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Saturday, Sep. 24, 2016

Hillhigh Resort on the auction block Sept. 14

Sunday, August 14, 2011

Open since 1963, Horseshoe Bend's historic Hillhigh Resort and Golf Course will be closed by the end of the month and auctioned off on Sept. 14, because of financial issues. Mayor Bob Barnes is among those hopeful someone will buy the facility, renovate it and keep it in operation.
By the end of August, it appears Horseshoe Bend's Hillhigh Resort will close, at least until a September 14 auction is held.

In a July 27 notice in the Pacesetting Times classifieds, Jerry Smith, the operator of the resort, announced he was giving up his interest in the property and ceasing operation "no later than August 31."

Smith indicated in the notice that the Carriage Room Restaurant and Bar were closing July 30, and food service ended on August 7, with Sunday Brunch in the hotel lobby.

The News has learned that the executor for the estate of long time owner, Carlie Smith, has hired Wilson Auctioneers of Hot Springs to auction the property on Wednesday, September 14, in the hotel lobby.

Wilson Auctioneers' Web site lists a 10 a.m. auction on September 14 for the: "130+ acre Hillhigh Resort and Cedar Glade Golf Course, to be offered in tracts and in its entirety. All selling, regardless of price, to the highest bidder."

According to Gladys Raney of Wilson Auctioneers, the current plan is to first take bids to sell the property in three tracts: the hotel and resort property, the golf course and a lake area on the property, which could be used for future development.

After that round of bidding, the company will consider selling the hotel and golf course together, or all three properties as one.

"We will consider any combination of bids that will bring the most money for the properties," said Raney.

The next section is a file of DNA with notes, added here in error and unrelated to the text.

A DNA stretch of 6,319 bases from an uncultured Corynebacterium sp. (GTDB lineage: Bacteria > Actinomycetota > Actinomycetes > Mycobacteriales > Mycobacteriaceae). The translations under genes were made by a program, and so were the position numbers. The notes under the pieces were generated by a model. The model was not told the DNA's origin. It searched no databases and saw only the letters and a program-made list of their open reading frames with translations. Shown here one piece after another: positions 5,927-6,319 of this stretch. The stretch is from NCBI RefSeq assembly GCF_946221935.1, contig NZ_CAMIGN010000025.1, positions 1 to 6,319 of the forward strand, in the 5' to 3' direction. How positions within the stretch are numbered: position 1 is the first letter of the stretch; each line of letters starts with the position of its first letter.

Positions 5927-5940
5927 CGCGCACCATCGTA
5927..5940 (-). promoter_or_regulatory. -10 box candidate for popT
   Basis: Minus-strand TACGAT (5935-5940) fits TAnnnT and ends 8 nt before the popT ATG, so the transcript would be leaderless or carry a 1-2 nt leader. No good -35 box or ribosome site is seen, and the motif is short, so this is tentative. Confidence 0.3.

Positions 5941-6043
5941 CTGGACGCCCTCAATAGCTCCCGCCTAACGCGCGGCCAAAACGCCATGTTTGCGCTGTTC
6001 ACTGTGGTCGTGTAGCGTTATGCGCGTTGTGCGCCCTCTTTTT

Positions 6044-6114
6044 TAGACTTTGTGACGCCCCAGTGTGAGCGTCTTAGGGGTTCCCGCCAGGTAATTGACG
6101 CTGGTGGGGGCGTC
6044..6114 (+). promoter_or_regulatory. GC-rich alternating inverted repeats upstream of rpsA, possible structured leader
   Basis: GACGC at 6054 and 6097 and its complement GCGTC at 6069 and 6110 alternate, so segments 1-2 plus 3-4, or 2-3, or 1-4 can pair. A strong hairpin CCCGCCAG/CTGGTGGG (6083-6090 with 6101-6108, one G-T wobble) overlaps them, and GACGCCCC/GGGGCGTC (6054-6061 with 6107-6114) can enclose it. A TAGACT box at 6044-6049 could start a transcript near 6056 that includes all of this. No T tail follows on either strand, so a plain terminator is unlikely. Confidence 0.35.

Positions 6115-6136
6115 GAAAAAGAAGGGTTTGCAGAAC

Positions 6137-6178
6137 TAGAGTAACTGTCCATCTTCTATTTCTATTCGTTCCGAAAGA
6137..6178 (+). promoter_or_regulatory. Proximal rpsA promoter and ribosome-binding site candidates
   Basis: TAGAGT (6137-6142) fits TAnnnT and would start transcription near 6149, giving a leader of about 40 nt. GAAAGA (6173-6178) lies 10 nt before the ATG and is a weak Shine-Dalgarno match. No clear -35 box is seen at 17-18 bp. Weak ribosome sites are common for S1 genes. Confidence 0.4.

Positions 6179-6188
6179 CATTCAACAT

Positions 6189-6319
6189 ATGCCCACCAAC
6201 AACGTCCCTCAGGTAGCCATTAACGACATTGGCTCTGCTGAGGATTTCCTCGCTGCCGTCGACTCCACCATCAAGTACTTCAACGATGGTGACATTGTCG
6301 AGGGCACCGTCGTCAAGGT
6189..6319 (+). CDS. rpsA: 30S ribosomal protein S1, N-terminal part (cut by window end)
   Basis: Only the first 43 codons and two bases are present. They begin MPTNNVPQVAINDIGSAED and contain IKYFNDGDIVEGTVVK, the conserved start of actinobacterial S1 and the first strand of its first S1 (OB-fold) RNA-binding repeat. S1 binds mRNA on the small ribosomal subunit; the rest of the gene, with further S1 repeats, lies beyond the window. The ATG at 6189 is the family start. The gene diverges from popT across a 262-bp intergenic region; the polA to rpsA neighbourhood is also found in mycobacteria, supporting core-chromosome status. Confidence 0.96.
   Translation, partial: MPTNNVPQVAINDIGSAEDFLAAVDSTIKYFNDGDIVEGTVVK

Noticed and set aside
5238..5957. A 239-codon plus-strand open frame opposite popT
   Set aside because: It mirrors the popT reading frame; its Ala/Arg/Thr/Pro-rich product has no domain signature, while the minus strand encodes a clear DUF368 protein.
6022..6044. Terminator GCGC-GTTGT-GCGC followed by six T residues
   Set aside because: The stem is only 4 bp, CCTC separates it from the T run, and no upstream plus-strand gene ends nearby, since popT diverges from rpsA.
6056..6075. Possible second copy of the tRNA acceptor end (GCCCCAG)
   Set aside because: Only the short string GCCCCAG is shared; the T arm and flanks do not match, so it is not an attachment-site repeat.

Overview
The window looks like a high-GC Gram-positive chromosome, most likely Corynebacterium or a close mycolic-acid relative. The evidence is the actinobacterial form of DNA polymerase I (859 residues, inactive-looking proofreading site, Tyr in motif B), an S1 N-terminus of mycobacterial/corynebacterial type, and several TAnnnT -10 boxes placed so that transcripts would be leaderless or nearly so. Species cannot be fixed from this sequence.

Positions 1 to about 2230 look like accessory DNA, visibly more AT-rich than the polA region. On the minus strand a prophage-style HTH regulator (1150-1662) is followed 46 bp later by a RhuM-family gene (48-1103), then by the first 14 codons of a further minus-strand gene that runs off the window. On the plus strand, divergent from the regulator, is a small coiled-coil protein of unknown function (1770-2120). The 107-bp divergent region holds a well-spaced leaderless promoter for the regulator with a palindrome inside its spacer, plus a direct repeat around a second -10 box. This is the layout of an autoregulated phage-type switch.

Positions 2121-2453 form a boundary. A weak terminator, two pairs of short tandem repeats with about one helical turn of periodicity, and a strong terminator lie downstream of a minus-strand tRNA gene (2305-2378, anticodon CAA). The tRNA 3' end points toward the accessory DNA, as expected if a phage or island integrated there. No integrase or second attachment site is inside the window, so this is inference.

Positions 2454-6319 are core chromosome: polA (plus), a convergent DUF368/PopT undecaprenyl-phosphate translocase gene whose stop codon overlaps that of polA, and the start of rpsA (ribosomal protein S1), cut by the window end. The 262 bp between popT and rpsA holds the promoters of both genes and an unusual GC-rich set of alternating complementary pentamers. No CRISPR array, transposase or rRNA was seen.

Horseshoe Bend Mayor Bob Barnes was alarmed at word the resort was apparently closing. "If it shuts down, its going to be bad for the town, no question," said Barnes

But Barnes is hopeful someone will step up to buy the resort.

"One way to look at it is, some companies specialize in buying distressed property," said Barnes. "While it will take a lot of money to get it (the resort) in pristine condition, someone should be able to buy it at a very reasonable price."

Horseshoe Bend Chamber of Commerce President Brenda Doty is also hopeful there will be interest in the property.

"I think it would be a good investment, a good buy," said Doty. "It has a fabulous layout and all the amenities are there. It will cost money to get it in shape, but I think a new owner could bring a lot of folks in."

Since the death of Carlie Smith, Smith's brother, Jerry, and his family have run the resort and Smith's estate has continued to invest money for some upgrades at the aging facility.

According to Barnes, the resort was built as the Pratt brothers developed Horseshoe Bend in the early 1960s and, in the early days, "it was really hopping."

The Hillhigh facility was a fancy addition to the rural area, featuring hotel rooms and suites, an upscale heath spa with an indoor pool and fitness center, and the Cedar Glade golf course.

The Carriage Room restaurant and the Tip Top Room nightclub helped attract area residents, as well as out of town visitors.